When credit rating agencies came under fire for their role in the 2008 financial crisis, Jules Kroll, the corporate-investigations pioneer, saw a business opportunity.
Twilio, software for app developers, sought funding just as the 2008 financial crisis hit. Co-founder Jeff Lawson's response: "Screw it."
When Jose Ferreira's first company failed, he thought he would never start another one. But then he launched Knewton, which makes online education tools.
Intuit founder Scott Cook tells what went wrong the first time he rolled out the company's Quicken tax prep software around the world.
Herb Greenberg, who lost his sight at age 10, developed a test to help employers see workers for who they really are. But four months after founding HR consultancy Caliper, Greenberg had failed to win a single client.
Jessica Scorpio struggled for years to get her company, Getaround, off the ground, largely due to one massive roadblock.
When the infomercial company Beachbody introduced a set of fitness DVDs called P90X in 2005, the product bombed. Carl Daikeler explains how he turned it into $700m in sales.
Herb Greenberg, who lost his sight at age 10, developed a test to let employers see workers for who they really are.
Dana White, President of Ultimate Fighting Championship, decided to fight back when hacker group Anonymous attacked his company.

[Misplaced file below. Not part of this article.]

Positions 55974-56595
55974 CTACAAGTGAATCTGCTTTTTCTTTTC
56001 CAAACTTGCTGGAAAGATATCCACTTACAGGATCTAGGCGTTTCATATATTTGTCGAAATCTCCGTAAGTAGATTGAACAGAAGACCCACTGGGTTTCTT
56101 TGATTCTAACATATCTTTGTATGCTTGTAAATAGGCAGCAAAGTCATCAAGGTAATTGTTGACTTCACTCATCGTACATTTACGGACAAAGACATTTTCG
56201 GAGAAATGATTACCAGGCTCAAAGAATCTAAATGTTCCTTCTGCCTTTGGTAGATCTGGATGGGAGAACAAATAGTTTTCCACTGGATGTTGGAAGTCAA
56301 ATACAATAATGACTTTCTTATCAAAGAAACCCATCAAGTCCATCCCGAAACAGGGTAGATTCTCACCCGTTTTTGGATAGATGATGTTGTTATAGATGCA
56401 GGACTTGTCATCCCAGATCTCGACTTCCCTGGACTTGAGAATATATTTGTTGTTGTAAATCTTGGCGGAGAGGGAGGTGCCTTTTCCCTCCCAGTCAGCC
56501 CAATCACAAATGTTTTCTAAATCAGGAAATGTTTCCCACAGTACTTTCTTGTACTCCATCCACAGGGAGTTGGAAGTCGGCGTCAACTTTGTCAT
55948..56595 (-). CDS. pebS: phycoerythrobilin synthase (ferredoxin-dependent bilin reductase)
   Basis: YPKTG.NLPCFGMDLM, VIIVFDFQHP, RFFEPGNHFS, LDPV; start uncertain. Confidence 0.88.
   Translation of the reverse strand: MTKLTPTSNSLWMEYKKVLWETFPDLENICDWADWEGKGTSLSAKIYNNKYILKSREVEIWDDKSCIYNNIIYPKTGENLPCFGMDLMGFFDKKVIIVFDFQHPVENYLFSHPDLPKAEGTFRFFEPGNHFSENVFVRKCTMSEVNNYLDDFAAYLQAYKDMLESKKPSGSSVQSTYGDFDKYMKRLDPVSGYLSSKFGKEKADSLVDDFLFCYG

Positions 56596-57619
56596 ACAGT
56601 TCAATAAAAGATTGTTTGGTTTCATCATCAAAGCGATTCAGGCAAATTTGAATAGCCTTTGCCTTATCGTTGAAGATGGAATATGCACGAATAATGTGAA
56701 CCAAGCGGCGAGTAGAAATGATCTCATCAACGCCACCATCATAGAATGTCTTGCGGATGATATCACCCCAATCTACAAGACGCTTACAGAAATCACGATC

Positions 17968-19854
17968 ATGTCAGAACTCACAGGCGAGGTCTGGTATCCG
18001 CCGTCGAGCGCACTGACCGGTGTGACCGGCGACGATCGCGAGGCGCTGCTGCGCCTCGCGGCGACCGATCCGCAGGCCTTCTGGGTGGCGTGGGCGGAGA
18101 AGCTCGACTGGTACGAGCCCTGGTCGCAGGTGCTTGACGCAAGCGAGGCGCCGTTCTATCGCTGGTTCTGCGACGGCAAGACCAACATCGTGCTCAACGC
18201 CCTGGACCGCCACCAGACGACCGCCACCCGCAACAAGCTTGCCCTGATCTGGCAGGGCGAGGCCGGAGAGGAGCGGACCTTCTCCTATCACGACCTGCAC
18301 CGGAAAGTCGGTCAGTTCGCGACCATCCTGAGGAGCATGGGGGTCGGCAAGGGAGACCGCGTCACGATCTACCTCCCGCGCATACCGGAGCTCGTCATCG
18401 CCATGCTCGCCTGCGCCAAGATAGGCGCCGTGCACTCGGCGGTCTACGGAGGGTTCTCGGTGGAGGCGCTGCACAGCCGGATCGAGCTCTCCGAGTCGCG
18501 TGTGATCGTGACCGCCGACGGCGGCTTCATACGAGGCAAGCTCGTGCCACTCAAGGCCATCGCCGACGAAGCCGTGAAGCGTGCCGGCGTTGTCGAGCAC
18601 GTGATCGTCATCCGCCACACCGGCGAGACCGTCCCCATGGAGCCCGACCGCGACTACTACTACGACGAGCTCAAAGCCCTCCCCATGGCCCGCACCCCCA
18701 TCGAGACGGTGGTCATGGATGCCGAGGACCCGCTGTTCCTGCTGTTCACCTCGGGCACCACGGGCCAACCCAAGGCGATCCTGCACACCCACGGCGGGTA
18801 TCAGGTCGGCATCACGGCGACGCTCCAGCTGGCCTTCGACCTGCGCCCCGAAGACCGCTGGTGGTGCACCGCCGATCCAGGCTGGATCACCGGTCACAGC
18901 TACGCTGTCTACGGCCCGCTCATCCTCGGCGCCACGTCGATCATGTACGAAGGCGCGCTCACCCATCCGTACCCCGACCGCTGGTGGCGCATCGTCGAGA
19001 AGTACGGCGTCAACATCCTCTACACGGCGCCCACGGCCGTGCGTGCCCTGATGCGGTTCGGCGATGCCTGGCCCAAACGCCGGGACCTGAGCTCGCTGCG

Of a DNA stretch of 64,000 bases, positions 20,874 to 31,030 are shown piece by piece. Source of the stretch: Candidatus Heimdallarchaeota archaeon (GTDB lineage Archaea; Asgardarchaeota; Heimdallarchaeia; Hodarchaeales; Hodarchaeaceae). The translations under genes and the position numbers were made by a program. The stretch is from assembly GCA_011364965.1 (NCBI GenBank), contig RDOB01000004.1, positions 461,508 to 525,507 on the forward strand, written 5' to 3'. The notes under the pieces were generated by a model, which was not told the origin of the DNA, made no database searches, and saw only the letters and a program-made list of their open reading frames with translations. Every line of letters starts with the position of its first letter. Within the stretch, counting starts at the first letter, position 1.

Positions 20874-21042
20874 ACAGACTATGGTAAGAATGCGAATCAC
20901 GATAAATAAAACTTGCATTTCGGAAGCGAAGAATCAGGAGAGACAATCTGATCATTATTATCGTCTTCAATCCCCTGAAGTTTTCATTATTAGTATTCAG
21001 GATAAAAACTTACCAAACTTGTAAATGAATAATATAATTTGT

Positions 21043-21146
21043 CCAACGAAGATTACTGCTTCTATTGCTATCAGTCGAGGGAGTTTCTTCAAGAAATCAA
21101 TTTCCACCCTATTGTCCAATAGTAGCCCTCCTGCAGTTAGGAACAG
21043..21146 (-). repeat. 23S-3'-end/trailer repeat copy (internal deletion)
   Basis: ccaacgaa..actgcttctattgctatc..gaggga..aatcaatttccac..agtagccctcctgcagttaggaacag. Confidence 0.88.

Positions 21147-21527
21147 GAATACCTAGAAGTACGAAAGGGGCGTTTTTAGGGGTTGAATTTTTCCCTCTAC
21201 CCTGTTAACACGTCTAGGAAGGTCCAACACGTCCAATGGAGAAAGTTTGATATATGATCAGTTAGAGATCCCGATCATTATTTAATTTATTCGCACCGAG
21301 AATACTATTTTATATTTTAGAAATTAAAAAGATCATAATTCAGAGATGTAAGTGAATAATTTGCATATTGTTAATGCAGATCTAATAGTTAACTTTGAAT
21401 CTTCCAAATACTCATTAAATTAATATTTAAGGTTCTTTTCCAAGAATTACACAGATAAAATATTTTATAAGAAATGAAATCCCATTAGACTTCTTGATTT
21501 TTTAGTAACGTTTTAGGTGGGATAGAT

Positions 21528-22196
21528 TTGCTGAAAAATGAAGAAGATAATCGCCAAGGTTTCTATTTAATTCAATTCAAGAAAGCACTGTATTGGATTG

When David Williams took over Fishbowl in 2004, he thought the job would be easy sailing. Boy, was he in for a few surprises.
Julia Hartz, a co-founder of the online ticket seller, explains how it has sold more than 60 million tickets since 2006.
Charles Forman founded Omgpop, and left in 2011. CEO Dan Porter ran the company through producing its big hit, Draw Something, and sale to Zynga for $180 million. They tell their stories.
After a vicious attack, Save the Date founder Jennifer Gilbert not only moved on, she also built a $30 million business.
Yaron Galai was a reserve naval officer in Israel when he founded his fourth company, Outbrain. That's why he found himself negotiating from the trenches.
The founders of WinesTilSoldOut.com, Elliot and Joseph Arking, explain how they did it.
It took a while for Tim Westergren to get his Internet radio business out of "perpetual start-up mode." Now it's a public company with 560 employees.
Jay Deutsch, CEO of Seattle-based BDA, explains how his company faced a tragic loss--and now has a new mission.
Entrepreneur Andy Dunn almost lost his e-commerce business to a major mistake. Find out how the company made a comeback.
Ryan Blair, CEO of ViSalus, opens up about facing tragedy while running a business.
CEO Michael Dubin's signature dry humor (and viral marketing video) put his company, Dollar Shave Club, on the radar of some pretty big fish.